The McLaren F1 is a sports car designed and manufactured by McLaren Automotive which on 31 March 1998 set the record for the fastest road car in the world reaching a top speed of 372 km/h or 231 mph. This car has many specific and unique designs and technologies, like the fact that it is lighter and has a more streamlined structure than many modern sports cars, despite having one seat more. The McLaren F1 is fitted with a very powerful 6.1 L V12 engine and the modified race car edition won various races. Only 106 cars were built between 1992 and 1998 when the production ended, but it still remains one of the event-cars in the history of automobile production.
With a kerb weight of approximately 1,062 kilograms, the McLaren F1 is a two-door, three-seat coupe with a rear mid-engine and rear-wheel drive. McLaren F1’s concept was designed by British chief engineer Gordon Murray who had two very important things in mind: low weight and high power, which he achieved with expensive high-tech materials such as carbon fiber, gold, titanium, magnesium and Kevlar. The result of many years of hard work and unabated hope, the McLaren F1 was first shown to the public on 28 May 1992 at The Sporting Club in Monaco. Back then the car was considered unfit for the road because it lacked indicators in the front, so McLaren had to make the necessary changes.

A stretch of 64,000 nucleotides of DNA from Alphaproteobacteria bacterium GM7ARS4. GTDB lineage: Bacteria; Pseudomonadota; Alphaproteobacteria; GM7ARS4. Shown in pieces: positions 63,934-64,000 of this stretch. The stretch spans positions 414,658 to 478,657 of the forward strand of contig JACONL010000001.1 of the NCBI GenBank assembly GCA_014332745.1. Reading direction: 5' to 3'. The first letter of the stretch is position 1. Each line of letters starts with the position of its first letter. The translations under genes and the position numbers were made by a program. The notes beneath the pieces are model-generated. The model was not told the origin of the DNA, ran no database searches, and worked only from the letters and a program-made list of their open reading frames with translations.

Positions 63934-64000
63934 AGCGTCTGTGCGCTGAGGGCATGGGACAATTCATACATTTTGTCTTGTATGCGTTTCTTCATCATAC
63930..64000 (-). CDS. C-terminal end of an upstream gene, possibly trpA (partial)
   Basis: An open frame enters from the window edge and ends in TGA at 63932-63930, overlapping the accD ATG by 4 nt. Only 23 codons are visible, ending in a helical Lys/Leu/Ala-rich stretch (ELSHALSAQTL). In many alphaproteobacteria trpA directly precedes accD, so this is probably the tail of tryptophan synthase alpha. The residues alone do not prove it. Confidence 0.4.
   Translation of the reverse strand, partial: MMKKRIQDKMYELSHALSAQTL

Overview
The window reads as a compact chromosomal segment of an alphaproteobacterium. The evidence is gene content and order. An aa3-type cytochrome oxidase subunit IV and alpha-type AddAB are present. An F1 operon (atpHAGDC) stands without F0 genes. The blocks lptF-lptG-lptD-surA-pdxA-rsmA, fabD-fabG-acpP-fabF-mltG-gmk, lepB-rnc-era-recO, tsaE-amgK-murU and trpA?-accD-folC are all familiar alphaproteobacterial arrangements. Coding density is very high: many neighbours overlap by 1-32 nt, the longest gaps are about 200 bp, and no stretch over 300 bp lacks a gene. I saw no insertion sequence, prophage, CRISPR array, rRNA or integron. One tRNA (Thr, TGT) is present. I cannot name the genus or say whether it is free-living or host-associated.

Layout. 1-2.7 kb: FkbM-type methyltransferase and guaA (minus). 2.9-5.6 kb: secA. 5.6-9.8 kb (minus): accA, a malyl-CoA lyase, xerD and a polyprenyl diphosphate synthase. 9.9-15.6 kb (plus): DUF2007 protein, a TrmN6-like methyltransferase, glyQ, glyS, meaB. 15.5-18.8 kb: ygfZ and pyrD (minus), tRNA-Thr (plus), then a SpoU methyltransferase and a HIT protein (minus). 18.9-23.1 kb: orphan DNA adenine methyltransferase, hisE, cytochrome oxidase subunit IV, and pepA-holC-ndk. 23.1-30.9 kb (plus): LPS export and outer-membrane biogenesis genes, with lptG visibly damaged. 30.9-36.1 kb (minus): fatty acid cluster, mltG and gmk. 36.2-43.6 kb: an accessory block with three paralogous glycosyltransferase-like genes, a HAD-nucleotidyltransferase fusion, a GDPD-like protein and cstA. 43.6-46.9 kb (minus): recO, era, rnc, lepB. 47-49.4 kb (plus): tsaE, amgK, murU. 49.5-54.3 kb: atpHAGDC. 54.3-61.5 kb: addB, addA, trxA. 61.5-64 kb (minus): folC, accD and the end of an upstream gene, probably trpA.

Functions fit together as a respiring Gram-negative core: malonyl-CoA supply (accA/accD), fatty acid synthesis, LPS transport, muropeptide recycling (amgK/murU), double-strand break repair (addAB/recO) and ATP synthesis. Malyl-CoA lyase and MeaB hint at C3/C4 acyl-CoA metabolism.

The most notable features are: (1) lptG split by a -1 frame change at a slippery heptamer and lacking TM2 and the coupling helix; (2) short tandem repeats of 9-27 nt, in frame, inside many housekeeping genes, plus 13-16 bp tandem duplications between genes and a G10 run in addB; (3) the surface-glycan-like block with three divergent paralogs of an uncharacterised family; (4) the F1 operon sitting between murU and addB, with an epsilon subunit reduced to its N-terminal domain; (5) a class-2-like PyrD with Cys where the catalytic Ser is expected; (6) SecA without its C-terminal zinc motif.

An interesting fact in the history of the McLaren F1 is the story of how its first safety levels were proved. It all happened in Namibia in April 1993 when a test driver wearing just shorts and a t-shirt hit a rock and rolled over in the car several times. Luckily, the driver had no injuries, so the McLaren F1 got some good publicity out of this event. Another curious piece of trivia is related to the use of gold in the manufacturing of the F1. For each of the cars that were made, 16 grams of gold were necessary because engineer Gordon Murray needed a highly-efficient heat-reflector to insulate the engine compartment.
The engine of the McLaren F1 was, after many searches and quests, manufactured by BMW who created a 6.1 L, 618 hp and 266 kg engine that was 14% more powerful and 16 kg heavier than Gordon Murray’s original specifications. Another aspect that Murray was very interested in was making the car ad aerodynamic as possible. This was achieved through a number of tricks and methods, including not fitting it with wings that could slow it down. The car features active aerodynamics, such as an air intake at the top of the vehicle which directs high pressure air to the engine with a low pressure exit point at the top of the rear.